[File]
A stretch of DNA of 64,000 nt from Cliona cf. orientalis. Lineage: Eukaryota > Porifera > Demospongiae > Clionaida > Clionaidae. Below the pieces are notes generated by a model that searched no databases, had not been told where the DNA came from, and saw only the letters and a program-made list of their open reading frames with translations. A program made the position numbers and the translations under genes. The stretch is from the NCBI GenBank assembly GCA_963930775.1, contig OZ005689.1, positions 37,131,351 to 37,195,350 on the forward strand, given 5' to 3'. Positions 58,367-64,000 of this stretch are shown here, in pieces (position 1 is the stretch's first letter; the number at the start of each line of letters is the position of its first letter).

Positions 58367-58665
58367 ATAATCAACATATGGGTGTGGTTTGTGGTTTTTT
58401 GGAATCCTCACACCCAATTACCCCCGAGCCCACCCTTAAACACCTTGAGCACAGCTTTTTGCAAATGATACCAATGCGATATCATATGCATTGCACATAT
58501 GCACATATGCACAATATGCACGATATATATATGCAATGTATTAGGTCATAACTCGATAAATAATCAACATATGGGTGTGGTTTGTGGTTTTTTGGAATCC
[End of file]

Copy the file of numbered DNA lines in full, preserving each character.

A stretch of DNA of 64,000 nt from Cliona cf. orientalis. Lineage: Eukaryota > Porifera > Demospongiae > Clionaida > Clionaidae. Below the pieces are notes generated by a model that searched no databases, had not been told where the DNA came from, and saw only the letters and a program-made list of their open reading frames with translations. A program made the position numbers and the translations under genes. The stretch is from the NCBI GenBank assembly GCA_963930775.1, contig OZ005689.1, positions 37,131,351 to 37,195,350 on the forward strand, given 5' to 3'. Positions 58,367-64,000 of this stretch are shown here, in pieces (position 1 is the stretch's first letter; the number at the start of each line of letters is the position of its first letter).

Positions 58367-58665
58367 ATAATCAACATATGGGTGTGGTTTGTGGTTTTTT
58401 GGAATCCTCACACCCAATTACCCCCGAGCCCACCCTTAAACACCTTGAGCACAGCTTTTTGCAAATGATACCAATGCGATATCATATGCATTGCACATAT
58501 GCACATATGCACAATATGCACGATATATATATGCAATGTATTAGGTCATAACTCGATAAATAATCAACATATGGGTGTGGTTTGTGGTTTTTTGGAATCC